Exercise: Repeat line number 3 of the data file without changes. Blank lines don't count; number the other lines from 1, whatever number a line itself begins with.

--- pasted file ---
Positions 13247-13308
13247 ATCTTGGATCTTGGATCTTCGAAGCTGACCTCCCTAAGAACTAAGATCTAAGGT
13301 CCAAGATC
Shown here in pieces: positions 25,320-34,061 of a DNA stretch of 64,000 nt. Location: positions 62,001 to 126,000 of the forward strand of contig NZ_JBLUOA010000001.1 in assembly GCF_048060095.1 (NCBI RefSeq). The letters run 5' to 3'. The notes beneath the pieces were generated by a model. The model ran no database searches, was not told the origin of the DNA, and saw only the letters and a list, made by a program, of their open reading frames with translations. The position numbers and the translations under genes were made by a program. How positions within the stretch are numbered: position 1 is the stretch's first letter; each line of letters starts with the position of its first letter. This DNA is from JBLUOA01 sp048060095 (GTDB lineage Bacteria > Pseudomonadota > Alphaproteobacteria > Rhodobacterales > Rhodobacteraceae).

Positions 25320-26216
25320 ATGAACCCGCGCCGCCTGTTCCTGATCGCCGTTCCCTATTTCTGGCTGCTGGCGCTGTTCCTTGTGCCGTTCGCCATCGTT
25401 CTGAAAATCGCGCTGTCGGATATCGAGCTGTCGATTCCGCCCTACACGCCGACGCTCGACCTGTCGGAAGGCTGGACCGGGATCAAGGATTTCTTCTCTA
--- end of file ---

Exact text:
13301 CCAAGATC